Dodge neon Rev Up and Down problem
I have just bought a dodge neon with a hunting problem. It starts fine and warms up fine. After a few miles of driving and then coming to a stop, the engine begins to rev,(3000 rpm) then it goes down and revs again and again, and again. I have yet to get the codes from it, but is there something I should suspect. Timing belt and MAP sensor have less than 50 miles on them. Would the TPS, crankshaft position sensor, or egr do this?
Any help will be appreciated.
Why the hell do all of u get so horny and jump on the phrase "have u
checked the codes". God damn, as u all may not know, a car is primarily
mechanical. Ur assumptions of an EGR valve seem good, I'd start with that.
It ain't cheap btw. And a TPS sensor will have a bad spot when it goes out,
so at a certain RPM, it would crap out on ya, so pretty much rules out.
Also check for a blown intake gasket. Shoot WD-40 or something like that all around ur intake gasket. If RPM changes, u pretty much found it.
Good luck, hope this helps. :thumbs:
P.S. Did u have this problem BEFORE timing belt was replaced?
'...a car is primarily mechanical....' ~ Carcass
:mrgreen: :mrgreen: :mrgreen: :mrgreen:
Glad someone else still agrees with this 'shade tree' mechanic about that. I'm an IT Professional by trade but I still know wut Carcass said about cars is nuffin but true.
Thank you. Someone sees my point :hi: :thumbs:
:clap: I had the same problem with my step daughters neon, and i found out that it was the crankshft position sensor. You will have to get one and they come with a conversion kit. instead of the prongs they come with the slot plug. this is why you need the conversion kit. I had to goto NAPA to get it. Hope this helped! :laughing:
stop :banghead: it is the crankshaft position sensor. I had the same problem, replaced it and :thumbs:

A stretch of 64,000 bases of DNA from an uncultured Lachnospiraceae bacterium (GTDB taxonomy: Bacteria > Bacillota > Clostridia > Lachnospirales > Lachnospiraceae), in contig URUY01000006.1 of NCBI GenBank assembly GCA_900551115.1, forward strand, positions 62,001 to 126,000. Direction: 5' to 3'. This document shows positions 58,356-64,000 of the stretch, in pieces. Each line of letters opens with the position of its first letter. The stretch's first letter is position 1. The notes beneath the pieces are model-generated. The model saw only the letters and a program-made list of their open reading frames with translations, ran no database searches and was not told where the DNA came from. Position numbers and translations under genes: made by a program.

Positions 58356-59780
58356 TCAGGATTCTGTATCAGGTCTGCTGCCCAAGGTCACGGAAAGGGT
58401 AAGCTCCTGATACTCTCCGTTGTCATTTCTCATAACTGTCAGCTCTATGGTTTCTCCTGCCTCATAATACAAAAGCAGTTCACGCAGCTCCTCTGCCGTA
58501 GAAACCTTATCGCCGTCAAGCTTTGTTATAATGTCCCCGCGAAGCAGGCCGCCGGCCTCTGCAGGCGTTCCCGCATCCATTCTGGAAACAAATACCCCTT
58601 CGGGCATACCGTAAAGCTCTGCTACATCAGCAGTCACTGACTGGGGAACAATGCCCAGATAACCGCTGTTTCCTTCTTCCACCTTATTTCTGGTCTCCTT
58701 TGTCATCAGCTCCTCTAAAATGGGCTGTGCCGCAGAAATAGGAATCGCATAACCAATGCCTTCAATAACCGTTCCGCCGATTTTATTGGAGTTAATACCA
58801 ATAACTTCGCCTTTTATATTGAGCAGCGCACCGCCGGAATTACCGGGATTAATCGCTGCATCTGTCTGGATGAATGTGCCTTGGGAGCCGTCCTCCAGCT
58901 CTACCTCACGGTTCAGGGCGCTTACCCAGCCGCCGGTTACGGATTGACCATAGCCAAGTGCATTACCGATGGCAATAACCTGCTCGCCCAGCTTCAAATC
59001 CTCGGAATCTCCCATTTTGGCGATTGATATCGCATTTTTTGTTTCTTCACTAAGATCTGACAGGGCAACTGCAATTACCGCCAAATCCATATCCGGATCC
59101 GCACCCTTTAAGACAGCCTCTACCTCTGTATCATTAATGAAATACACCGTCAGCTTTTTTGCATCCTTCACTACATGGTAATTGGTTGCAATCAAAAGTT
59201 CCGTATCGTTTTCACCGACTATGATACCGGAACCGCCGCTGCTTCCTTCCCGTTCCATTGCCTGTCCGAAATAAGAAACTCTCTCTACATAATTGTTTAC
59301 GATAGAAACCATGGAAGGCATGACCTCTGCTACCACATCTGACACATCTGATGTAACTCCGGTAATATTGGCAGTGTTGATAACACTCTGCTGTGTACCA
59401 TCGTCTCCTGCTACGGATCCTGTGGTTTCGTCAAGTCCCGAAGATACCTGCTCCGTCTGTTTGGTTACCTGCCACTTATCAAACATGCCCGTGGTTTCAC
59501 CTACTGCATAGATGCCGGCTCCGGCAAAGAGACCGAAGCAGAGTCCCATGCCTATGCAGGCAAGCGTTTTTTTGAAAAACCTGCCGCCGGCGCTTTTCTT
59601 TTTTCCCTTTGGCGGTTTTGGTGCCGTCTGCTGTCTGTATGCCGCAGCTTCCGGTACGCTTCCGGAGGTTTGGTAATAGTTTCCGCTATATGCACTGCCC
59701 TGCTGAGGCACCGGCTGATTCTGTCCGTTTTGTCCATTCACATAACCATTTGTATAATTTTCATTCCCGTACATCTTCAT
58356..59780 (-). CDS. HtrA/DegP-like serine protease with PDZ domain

hmmmm, i think his rpm is already changing so shooting crap around looking for a vacuum leak seems kinda pointless, and you always scan for codes on a driveability problem, it is by far the easiest and fastest way to find out exactly what your engine is doing, unless it's an old beast with thats not computer controlled but they are few and far between these days. you can not only obtain trouble codes but if the shop has the tools you can pull live data off the sensors.anyway did you get any codes?
I can agree to a certain extent IF the person knows what he's doin ex: a
technician. Trouble codes don't always tell u the right path and check
engine lights do not always light up when a prob occurs. I think the best
bet is an osciloscope. U should know what I mean. And as for codes, if u
have a really clogged air filter on a GM, u may well get a MAF code. Of
course the noob checks that, changes the MAF, and no luck. So he thinks,
wtf?? 2 friends join in and the next thing u know, he replaces ECU. So no,
for most street "mechanics" I do not suggest trouble codes and what not. A
mechanical and visual inspection to me should have priority over anything.
That's just my opinion. :ohcrap:
Thanks everyone, the problem is the crankshaft position sensor.
Thanks a lot for all your kindly help!!!